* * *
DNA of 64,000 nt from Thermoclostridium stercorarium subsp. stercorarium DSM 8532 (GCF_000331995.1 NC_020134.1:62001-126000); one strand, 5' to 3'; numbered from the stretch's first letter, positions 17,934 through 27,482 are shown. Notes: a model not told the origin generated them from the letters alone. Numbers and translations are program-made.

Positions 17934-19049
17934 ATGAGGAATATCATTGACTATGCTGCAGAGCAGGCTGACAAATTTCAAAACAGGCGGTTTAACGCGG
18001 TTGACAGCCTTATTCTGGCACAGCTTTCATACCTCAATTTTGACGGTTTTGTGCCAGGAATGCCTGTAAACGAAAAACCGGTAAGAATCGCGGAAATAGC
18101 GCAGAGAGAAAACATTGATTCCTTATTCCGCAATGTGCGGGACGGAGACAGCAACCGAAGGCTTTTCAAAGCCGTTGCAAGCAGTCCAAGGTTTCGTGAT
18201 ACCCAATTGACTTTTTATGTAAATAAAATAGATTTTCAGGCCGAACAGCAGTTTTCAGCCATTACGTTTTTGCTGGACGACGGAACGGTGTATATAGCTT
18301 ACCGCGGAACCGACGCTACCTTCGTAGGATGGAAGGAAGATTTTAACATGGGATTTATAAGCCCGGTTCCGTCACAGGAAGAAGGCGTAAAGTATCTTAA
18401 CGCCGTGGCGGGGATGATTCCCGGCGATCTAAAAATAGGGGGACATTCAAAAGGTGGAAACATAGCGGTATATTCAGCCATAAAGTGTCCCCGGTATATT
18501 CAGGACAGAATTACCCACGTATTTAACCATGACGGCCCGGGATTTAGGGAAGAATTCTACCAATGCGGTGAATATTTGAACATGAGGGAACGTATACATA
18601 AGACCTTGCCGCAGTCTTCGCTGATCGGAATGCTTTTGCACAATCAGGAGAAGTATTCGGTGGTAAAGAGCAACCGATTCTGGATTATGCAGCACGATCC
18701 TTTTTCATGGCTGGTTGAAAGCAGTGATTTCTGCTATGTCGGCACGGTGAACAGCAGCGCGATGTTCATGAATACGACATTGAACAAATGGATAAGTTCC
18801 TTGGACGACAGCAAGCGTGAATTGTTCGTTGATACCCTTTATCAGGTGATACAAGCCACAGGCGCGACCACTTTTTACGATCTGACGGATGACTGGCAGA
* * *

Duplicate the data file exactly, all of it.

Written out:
DNA of 64,000 nt from Thermoclostridium stercorarium subsp. stercorarium DSM 8532 (GCF_000331995.1 NC_020134.1:62001-126000); one strand, 5' to 3'; numbered from the stretch's first letter, positions 17,934 through 27,482 are shown. Notes: a model not told the origin generated them from the letters alone. Numbers and translations are program-made.

Positions 17934-19049
17934 ATGAGGAATATCATTGACTATGCTGCAGAGCAGGCTGACAAATTTCAAAACAGGCGGTTTAACGCGG
18001 TTGACAGCCTTATTCTGGCACAGCTTTCATACCTCAATTTTGACGGTTTTGTGCCAGGAATGCCTGTAAACGAAAAACCGGTAAGAATCGCGGAAATAGC
18101 GCAGAGAGAAAACATTGATTCCTTATTCCGCAATGTGCGGGACGGAGACAGCAACCGAAGGCTTTTCAAAGCCGTTGCAAGCAGTCCAAGGTTTCGTGAT
18201 ACCCAATTGACTTTTTATGTAAATAAAATAGATTTTCAGGCCGAACAGCAGTTTTCAGCCATTACGTTTTTGCTGGACGACGGAACGGTGTATATAGCTT
18301 ACCGCGGAACCGACGCTACCTTCGTAGGATGGAAGGAAGATTTTAACATGGGATTTATAAGCCCGGTTCCGTCACAGGAAGAAGGCGTAAAGTATCTTAA
18401 CGCCGTGGCGGGGATGATTCCCGGCGATCTAAAAATAGGGGGACATTCAAAAGGTGGAAACATAGCGGTATATTCAGCCATAAAGTGTCCCCGGTATATT
18501 CAGGACAGAATTACCCACGTATTTAACCATGACGGCCCGGGATTTAGGGAAGAATTCTACCAATGCGGTGAATATTTGAACATGAGGGAACGTATACATA
18601 AGACCTTGCCGCAGTCTTCGCTGATCGGAATGCTTTTGCACAATCAGGAGAAGTATTCGGTGGTAAAGAGCAACCGATTCTGGATTATGCAGCACGATCC
18701 TTTTTCATGGCTGGTTGAAAGCAGTGATTTCTGCTATGTCGGCACGGTGAACAGCAGCGCGATGTTCATGAATACGACATTGAACAAATGGATAAGTTCC
18801 TTGGACGACAGCAAGCGTGAATTGTTCGTTGATACCCTTTATCAGGTGATACAAGCCACAGGCGCGACCACTTTTTACGATCTGACGGATGACTGGCAGA